Step-by-step pillowcase skirt tutorial


Other step-by-step projects include making sequins out of plastic packaging (definitely want to give this one a try), make a top out of two scarves, a laptop case out of a shirt, draping a sheet to become a top, fusing plastic bags to become material to sew with, how to cut a t-shirt to make yarn, and much more.

Remake it Clothes would be an excellent go-to book for anyone with an interest in recycled fashion, both to admire ethical fashion designers resourceful ideas, and to have a go at a handful of step-by-step DIY fashion tutorials that you've always wanted to try.

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Pre-loved Yellow

Wednesday, September 26, 2012

Lemon frocks graced The Emmy's 2012's red carpet last week, as yellow proved a popular choice with four prominent female celebrities.


Julianne Moore , Kaley Cuoco, Claire Danes and Hannah Simone 
Image c/o people.com

Whilst yellow is thought of as a happy and cheery colour, it can be difficult to wear.  Some individuals can wear yellow particularly well, the entire Pinkett-Smith family prove this by wearing bright lemon on different occasions here, here, and here

Yellow
Color icon yellow.svg
 c/o wikipedia

Paler skinned folk such as I, may struggle to pull off yellow without it looking too garish or washed out.  When I fumble through my own wardrobe, I can see that it consists of only three (pale) yellow pieces.  This shirt,  a pair of flares, and this cardigan. I must admit, I don't wear them too often, but when I do, it is usually to brighten an otherwise dull day. 

For those that do love to wear yellow, below is a selection of lemon, mustard, and golden recycled, pre-loved garment goodness, found on the web:

80's Golden Yellow Pumps


 80's Military Mustard Yellow Dress


Yellow Faux Leather Jacket



 from vincent1731 on ebay

1970's Canary Yellow Long Sleeve Dress


Flea Hoodie made from Recycled Hospital Sheets



by Finnish company Tauko seen on ecouterre

Recycled Vinyl Ring

 
 by OverIt on Recycled Market

Hand Dyed Dip-Dye Sunset Shorts


 Reclaimed Skateboard Earrings


by Mukee


 Bright Yellow Doc Martens


seen here (unknown if still for sale)

Floral Vintage Dress

seen on seesaw (not for sale, sadly)


Yellow Bridesmaid Dress



found on weddingbeepro


Do you dare to wear yellow?

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Turning a Bra into a Bikini Top

Sunday, September 23, 2012

I don't know about you, but trying to find a bikini that fits well when buying retail, is quite a battle.  I find that shop purchased bikini tops are particularly uncomfortable and unflattering (you may also remember my blog post about vintage swimwear vs the string bikini here)

After finding a sensational sewing tutorial on pinterest by Tasha Delrae; how to turn a old bra into a bathing top, my excitement and curiosity got the better of me.


Tasha's bra-turned bathing top



A visit to a fabric store in Mentone which is closing its doors for relocation this month, and therefore heavily reducing its supplies, meant I found the perfect material for a fraction of its usual retail price.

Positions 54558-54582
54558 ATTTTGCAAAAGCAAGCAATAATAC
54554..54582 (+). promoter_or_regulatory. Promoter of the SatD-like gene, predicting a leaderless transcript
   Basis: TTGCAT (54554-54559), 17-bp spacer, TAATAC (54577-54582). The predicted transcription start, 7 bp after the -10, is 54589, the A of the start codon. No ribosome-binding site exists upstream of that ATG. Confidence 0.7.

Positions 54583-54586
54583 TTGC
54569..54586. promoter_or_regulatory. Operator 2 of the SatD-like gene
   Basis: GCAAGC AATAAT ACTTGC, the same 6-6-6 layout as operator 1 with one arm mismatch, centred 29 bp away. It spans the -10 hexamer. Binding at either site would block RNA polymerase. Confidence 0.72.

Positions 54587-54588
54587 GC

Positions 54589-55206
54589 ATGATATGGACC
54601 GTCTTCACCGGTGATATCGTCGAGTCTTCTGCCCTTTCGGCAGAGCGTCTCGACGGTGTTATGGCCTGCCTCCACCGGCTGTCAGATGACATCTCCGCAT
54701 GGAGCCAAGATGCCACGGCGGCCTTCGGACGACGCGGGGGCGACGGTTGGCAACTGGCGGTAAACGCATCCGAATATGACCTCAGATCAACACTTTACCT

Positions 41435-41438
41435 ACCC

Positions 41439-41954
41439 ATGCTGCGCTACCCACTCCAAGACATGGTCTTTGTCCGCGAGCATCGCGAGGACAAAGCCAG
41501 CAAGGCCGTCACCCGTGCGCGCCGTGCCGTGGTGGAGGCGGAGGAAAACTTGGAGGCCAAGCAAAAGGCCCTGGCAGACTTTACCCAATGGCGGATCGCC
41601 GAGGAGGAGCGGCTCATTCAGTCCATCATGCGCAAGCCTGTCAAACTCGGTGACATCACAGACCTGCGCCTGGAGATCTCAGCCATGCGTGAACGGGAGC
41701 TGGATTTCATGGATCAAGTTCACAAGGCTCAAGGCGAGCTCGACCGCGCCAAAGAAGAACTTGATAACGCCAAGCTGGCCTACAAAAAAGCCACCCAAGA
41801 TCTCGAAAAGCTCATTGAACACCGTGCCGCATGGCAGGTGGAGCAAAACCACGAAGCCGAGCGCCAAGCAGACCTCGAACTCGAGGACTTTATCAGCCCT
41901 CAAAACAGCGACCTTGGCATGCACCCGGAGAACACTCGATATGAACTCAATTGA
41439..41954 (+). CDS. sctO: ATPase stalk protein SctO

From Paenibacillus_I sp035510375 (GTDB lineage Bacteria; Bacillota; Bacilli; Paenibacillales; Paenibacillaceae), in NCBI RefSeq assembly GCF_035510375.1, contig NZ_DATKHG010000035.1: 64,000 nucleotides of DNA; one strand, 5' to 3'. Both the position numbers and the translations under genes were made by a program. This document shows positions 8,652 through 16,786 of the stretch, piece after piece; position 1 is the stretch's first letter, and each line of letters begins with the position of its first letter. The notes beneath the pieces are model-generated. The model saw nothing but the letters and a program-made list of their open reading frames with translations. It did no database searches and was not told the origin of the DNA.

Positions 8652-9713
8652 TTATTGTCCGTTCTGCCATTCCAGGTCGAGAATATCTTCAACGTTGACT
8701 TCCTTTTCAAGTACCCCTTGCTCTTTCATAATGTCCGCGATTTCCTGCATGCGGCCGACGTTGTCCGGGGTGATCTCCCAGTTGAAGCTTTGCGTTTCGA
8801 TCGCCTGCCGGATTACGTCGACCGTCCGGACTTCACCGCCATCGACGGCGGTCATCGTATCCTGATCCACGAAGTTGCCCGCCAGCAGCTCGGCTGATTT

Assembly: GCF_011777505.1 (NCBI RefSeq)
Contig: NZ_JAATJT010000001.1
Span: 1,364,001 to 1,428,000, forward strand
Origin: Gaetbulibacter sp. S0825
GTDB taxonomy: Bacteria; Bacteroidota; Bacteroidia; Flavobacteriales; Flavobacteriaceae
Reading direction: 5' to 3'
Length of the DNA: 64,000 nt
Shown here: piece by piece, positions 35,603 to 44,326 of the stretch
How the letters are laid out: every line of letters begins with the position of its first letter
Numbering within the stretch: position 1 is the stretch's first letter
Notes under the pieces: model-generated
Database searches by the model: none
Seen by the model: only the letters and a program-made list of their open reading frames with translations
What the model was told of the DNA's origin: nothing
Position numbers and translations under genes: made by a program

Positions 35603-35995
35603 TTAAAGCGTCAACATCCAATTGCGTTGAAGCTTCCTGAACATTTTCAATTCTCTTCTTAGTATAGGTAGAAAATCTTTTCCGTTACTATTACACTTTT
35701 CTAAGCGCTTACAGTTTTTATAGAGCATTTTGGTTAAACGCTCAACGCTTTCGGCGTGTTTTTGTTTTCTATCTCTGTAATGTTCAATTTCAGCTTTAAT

Swimwear Lycra $19.99 reduced to $3.49 per metre.

 

This is the first time I have purchased new fabric.  Ever.  Usually I'll source my material second hand from op shops or markets, however,  Lycra is not a fabric I've found much on my thrifty journey's.  After completing my project, and finding that I did not use that much of it, I did think that perhaps I could have instead sourced a second hand swimsuit, cut it open, and use its material.  Something to consider for next time...

So, can we really turn an old bra into a bikini top, and one that fits perfectly?  The answer is absolutely yes.  Following Tasha's picture tutorial, here is my version:


I had the perfect bra to choose for this project; an unworn bra that's been sitting in my drawer for about three years, in the hope that one day I'd find its missing strap.

In action

 

Complete

 

As with Tasha's bikini top, I also chose to go with a halter strap around my neck too.  It is not absolutely necessary, but I do find suits me better than strapless.

I mentioned before that I have quite a bit of fabric leftover.  I'm unsure whether to make a matching pair of bottoms, or perhaps go with a beach skirt cover up.  I'll more likely to go with the latter.

Now Tasha does mention on her blog, that she road tested her new bra-turned-bathing top in Mexico, and that it is, perfectly swimmable.  Can't wait to road test mine this Australian summer.

Thank you Tasha for your brilliant idea, and step-by-step tutorial

Shared with Ta-Dah Tuesday

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Brotherhood of St Laurence Fashion Parade, Boronia Library

Saturday, September 22, 2012

Readers, this one is for Melbourne residents. On Friday 12th October, Boronia Library is hosting a fashion parade, in conjunction with the Brotherhood of St Laurence.

The event will raise money for the Jane Mcgrath Foundation, with a $5 entry fee (which includes refreshments) going toward the breast cancer support foundation.